Glitter glitter everywhere but not a drop (of wine) to drink

An update!

The past few weeks have been somewhat eventful.

 

Shortly after getting our place at the local special school, Owen picked up chicken pox. Bugger. Again it’s the speech disorder that means I can’t explain what’s going on to him. He coped really well and just has a few scars. His new favourite film is, and I’m being deadly serious, ‘Chicken Run’. Hmmmm.

 

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We took Owen away on holiday to ‘Bashley Park’ in Christchurch. I can’t recommend it enough (during term time). A lovely swimming pool, a park and a huge field. Owen didn’t need any more than that. We did take him to ‘Adventure Wonderland’ by Bournemouth Airport. Again, a great little place and fairly cheap as they offer a carer + disabled guest special rate.

 

 

The best part of the holiday was Bournemouth Aviation Museum. A few planes, helicopters, a double decker bus and a fire engine, all in a field. Each has steps and you can climb inside and press all of the buttons and switches etc. For a child whose current favourite toy is a tin of padlocks and keys, this was heaven.

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Sports day tomorrow and transfer morning at his new school nextq week! (If I can bear to let him go 😭)

 

Owen has made brilliant progress in terms of his speech disorder. He understands a lot more now and is using his speech functionally. I’m even getting tiny conversations from him! For example:

 

Owen: Mummy!

Me: Yes darling?

Owen: I’m just going to the garden.

Me: Ok! See you soon!

Owen: See you soon Mummy!

 

I’m so pleased that his speech therapist was there to witness our exchange because I don’t think she’d have believed me otherwise!

 

If I lose (Owen hides) my car keys, I can now ask him where they are and he’ll either tell me or go and get them.

 

He has also learnt the difference between ‘yes’ and ‘no’.

 

Me: Owen! Marmite yes or Marmite no?

Owen: Marmite yes. (Good boy!!)

 

Some things have not changed. I still can’t handle my wine, I have bought far too many things on Notonthehighstreet.com and I am still the Counterfeit Stones’ number one fan.

 

Oh and I still haven’t learnt to put stuff like glitter out of Owen’s reach.

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What is 67% of ‘I never want to see a Maths exam again?’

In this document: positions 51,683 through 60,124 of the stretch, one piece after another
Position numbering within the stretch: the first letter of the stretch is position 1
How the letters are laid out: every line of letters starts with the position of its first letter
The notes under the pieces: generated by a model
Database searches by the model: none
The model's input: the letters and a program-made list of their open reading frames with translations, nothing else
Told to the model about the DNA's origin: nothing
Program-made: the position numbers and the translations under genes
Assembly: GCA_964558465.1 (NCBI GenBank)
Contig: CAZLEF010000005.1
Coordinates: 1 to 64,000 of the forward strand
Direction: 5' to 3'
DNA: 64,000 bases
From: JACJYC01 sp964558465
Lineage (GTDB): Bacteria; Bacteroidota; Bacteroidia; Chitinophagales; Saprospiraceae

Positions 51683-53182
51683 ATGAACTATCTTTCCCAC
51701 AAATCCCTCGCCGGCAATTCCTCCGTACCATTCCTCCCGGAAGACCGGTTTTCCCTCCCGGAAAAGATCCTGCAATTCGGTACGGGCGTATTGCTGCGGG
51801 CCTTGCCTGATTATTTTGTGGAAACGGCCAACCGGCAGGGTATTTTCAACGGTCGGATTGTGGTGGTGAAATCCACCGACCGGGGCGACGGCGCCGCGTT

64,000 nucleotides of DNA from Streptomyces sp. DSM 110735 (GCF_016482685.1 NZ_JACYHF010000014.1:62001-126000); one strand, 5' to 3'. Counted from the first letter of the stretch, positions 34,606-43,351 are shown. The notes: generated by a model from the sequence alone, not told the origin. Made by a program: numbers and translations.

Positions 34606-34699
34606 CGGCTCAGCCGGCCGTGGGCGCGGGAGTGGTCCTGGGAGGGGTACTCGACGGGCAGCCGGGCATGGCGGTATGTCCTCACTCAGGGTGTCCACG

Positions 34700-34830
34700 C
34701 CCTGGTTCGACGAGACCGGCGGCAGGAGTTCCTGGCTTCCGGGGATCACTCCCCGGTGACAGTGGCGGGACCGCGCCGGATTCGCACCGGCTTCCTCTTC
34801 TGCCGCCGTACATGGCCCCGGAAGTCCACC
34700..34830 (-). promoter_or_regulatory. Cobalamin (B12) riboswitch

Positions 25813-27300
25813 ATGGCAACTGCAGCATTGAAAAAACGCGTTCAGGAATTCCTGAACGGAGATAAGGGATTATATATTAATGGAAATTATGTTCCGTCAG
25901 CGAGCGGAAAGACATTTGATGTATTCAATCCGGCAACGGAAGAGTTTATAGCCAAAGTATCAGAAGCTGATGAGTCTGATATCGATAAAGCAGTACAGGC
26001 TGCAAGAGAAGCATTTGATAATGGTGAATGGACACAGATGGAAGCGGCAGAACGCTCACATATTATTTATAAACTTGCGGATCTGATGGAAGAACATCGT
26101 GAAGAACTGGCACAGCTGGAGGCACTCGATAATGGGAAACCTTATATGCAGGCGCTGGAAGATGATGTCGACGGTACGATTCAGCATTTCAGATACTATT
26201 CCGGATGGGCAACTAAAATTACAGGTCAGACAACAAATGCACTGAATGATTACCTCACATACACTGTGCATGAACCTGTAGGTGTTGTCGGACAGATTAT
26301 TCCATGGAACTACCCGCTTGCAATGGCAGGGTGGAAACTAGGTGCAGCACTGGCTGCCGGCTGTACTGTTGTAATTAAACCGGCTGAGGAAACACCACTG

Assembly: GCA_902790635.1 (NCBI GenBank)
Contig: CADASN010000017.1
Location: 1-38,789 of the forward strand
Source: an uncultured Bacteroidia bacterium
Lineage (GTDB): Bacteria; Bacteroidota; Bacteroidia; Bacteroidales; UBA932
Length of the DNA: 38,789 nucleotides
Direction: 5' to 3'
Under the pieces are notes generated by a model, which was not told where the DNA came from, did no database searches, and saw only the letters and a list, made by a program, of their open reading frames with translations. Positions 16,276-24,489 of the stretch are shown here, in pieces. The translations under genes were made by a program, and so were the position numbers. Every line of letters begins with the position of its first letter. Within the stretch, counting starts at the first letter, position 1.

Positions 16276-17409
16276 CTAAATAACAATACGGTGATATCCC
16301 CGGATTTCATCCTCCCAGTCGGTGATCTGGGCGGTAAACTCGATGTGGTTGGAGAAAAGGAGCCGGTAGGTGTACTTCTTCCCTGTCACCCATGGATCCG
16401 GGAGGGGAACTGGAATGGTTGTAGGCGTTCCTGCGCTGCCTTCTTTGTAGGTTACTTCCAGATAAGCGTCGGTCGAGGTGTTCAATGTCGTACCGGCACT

I’ve spent the last three weeks sat in front of a laptop, marking 1200 Maths exams. If I never see one again, it will be too soon. I’m not doing it again next year! (Other lies I tell are ‘I’m never drinking again’ and ‘this is the last tattoo I’m ever having’).

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Struggling to determine whether 400 eleven year old children have grasped the idea of adding fractions was totally optional for me and I got an all expenses paid jolly to London out of it. (Did I mention that I’m never drinking again?).  Hopefully I’ll be able to replace my clapped out car and squirrel some money away for Christmas.

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Have I marked enough papers for this?!

My real ‘job’ is a ‘carer’. It took me a long time to get my head around it. Surely I’m just doing my job as Owen’s mum? But I had to admit that actually, he does need a lot more care than your average 4 and a half year old.

 

 

If my source is correct (CBeebies), it is National Carer’s Week. There are some 6.5 million carers in the UK. Some temporary, some permenant. Wives, children, husbands, mums, neighbours, dads, brothers, sisters etc. It can be isolating and there’s not much support. I myself phoned Carer’s Support several times and never managed to speak to anybody.

 

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I solemnly swear that I don’t just watch CBeebies for the lovely Dr Ranj…*

 

As I said, I’m fortunate that I’m not having to juggle a full time job or being in education with caring for Owen. Caring most definitely is a full time job. Keep carers in mind this week 😊.

 

*another lie. I love him. And his eyebrows.

** I’ve had a glass of wine whilst writing this.